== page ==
Zipcar, Google and why the carsharing wars are just beginning

Author: Lauren Hepler

In urban areas like Paris, San Francisco and Boston, there is no shortage of carsharing providers with creatively-capitalized names, from Zipcar and Car2Go to Getaround or City CarShare.

Now, however, the carsharing industry is at a turning point where evolving business models — round trip or one way? free-floating vehicles or cars docked at specific stations? — are poised to collide with parallel breakthroughs in ridesharing, electric vehicles and self-driving cars.

Though big questions remain about demand patterns, who will drive these futuristic cars and what happens to the data collected by service providers, the opening to increase efficiency and ease congestion in a cost-effective way is increasingly compelling for a range of providers.

“This allows flexibility for the operator to serve more people with a single car,” Susan Shaheen, director of Innovative Mobility Research at the University of California, Berkeley’s Transportation Sustainability Research Center, told GreenBiz.

That math is already eliciting investment from incumbent automakers and rental car companies wary of losing market share. Broader transportation-as-a-service providers, like Uber, and large technology companies, primarily Google and Apple, are also experimenting in related areas.

But who will end up eating whom in the space, and how long might it be until all of these technologies actually come together (if ever) in one comprehensive mobility offering?

These early competitive dynamics have already resulted in automakers rushing to either acquire or partner with carsharing upstarts. Uber, meanwhile, is acquiring its own mapping talent and speculating about autonomous vehicles as Google hones its self-driving cars and tests out new ridesharing apps.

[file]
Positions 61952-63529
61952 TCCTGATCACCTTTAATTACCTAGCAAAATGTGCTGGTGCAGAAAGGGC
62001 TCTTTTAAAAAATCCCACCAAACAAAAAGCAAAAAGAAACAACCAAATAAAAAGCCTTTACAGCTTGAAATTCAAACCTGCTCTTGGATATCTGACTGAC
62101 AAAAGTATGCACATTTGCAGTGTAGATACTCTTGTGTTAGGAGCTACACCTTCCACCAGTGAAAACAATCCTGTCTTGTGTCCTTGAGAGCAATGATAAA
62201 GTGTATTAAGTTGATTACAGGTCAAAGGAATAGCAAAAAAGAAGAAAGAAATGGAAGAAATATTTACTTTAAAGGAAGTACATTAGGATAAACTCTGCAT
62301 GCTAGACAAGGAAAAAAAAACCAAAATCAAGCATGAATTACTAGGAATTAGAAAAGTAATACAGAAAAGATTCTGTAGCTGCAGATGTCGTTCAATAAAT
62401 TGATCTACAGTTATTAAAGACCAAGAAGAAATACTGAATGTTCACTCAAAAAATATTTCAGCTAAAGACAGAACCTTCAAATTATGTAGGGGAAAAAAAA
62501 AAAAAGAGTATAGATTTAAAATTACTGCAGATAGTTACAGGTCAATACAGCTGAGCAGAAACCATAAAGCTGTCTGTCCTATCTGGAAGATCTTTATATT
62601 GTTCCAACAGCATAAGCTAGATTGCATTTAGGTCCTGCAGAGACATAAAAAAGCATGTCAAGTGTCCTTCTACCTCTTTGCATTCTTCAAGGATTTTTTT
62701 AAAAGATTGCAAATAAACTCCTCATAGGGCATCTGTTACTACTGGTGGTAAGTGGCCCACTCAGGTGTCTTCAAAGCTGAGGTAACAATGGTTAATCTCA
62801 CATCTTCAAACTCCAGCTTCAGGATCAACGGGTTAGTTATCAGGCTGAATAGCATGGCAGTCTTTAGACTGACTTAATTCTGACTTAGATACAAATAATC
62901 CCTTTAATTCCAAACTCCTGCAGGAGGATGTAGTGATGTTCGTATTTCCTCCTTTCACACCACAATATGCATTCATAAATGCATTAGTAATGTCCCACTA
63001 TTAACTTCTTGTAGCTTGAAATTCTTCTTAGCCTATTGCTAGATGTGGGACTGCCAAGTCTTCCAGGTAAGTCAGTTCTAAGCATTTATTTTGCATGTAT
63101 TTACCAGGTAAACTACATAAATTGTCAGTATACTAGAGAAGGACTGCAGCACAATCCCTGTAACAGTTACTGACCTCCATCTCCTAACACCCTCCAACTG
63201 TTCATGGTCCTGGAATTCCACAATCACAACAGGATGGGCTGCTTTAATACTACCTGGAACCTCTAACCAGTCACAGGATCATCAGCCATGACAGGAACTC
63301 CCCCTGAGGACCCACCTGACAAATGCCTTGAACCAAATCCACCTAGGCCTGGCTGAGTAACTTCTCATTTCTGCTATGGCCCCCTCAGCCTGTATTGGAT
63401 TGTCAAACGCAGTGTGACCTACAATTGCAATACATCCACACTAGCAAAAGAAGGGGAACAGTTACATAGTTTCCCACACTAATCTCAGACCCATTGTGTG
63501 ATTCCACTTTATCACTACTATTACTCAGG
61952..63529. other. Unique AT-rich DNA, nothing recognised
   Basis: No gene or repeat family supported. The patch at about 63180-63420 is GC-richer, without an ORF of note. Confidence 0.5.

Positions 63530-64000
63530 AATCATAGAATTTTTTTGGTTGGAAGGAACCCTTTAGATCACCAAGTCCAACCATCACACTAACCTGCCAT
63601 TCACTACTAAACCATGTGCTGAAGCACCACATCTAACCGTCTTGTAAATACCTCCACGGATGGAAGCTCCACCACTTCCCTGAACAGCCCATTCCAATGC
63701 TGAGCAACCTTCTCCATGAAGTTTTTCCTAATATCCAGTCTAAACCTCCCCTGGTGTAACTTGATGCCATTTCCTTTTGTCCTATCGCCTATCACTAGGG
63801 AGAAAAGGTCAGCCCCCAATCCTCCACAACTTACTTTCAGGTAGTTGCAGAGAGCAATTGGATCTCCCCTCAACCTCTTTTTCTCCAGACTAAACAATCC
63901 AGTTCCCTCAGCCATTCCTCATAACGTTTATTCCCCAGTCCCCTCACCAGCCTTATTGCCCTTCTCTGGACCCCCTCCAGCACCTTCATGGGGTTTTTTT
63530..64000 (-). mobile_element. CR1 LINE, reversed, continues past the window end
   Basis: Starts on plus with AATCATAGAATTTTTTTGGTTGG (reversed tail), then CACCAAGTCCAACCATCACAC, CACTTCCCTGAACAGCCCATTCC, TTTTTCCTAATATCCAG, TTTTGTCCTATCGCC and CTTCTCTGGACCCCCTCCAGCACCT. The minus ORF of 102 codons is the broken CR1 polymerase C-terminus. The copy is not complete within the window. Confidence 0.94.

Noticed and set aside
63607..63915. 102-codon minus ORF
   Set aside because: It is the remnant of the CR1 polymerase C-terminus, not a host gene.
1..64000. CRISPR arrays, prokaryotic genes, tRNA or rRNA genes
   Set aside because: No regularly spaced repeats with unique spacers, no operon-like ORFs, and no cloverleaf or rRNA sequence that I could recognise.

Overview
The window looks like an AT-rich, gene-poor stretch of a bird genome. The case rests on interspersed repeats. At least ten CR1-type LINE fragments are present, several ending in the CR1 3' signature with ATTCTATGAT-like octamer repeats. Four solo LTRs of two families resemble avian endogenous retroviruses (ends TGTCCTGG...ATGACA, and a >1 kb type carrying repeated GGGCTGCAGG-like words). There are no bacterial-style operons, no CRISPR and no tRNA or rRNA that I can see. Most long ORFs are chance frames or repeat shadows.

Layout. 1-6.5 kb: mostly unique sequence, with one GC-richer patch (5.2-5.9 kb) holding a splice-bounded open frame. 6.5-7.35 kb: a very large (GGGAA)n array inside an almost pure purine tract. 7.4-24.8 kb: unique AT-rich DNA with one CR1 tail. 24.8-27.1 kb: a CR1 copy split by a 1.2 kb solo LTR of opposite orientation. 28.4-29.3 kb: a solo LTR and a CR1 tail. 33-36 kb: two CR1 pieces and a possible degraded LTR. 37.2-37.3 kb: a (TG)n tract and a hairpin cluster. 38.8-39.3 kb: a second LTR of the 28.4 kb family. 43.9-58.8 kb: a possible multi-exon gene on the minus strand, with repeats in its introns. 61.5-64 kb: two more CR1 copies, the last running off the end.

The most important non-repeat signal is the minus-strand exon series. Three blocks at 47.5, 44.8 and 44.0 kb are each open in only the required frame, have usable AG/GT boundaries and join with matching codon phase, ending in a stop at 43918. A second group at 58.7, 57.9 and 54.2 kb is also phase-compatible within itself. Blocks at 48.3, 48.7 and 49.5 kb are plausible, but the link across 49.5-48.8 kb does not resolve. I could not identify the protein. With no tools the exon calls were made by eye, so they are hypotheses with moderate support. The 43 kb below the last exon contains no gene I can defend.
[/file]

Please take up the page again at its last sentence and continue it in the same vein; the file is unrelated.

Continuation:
And we’re not talking about just a handful of potential carsharing customers at stake. More than 1.5 million people are already using these services in the Americas, according to new research from UC Berkeley:

Carsharing Americas

Still, a slight decline in customers from 2014 to early 2015 does underscore just how in flux the industry is.

“For the first time, you see a decline. I’ve already gotten a couple of emails like, ‘What does this mean?'” Shaheen said. “It means that a few operators have closed and a few have opened.”

While Shaheen’s data doesn’t include peer-to-peer providers, like Getaround, which declined to divulge their internal numbers, the carsharing space is transitioning from a mishmash of nonprofits, co-ops and a few established businesses to an industry dominated by for-profit players.

With auto industry incumbents now jockeying for position in a segment once relegated to the fringes of the transportation world, the real question is where to from here?

“Does it signal that we’re entering more into a mainstream phase, or a scaling phase or both?” Shaheen said. “It’s very important to look at this as a system, and how to create a more robust and resilient system.”

New competition

Over the course of 15 years in business, Zipcar has gained traction by offering reliable short-term car rentals to urban and suburbanites.

The key, which enticed rental car magnate Avis to pay around $500 million to acquire the company in 2013: giving members access to wheels without traditional rental car hassles, like standing in line at a counter or paying for days at a time.

Now, the window for car rentals is getting even smaller, thanks to a boom in immediate gratification on-demand services encouraged by newer competitors like Uber.

Since late last year, Zipcar customers in Boston have also been able to rent cars for one-way trips. They pay in 30-minute intervals and drop the car off at designated stations, where it’s guaranteed that a parking spot will be available.

“Largely that was driven by member demand,” Justin Holmes, Zipcar’s director of public policy and communications, told GreenBiz. “They wanted the flexibility to take a vehicle and leave it in another part of town.”
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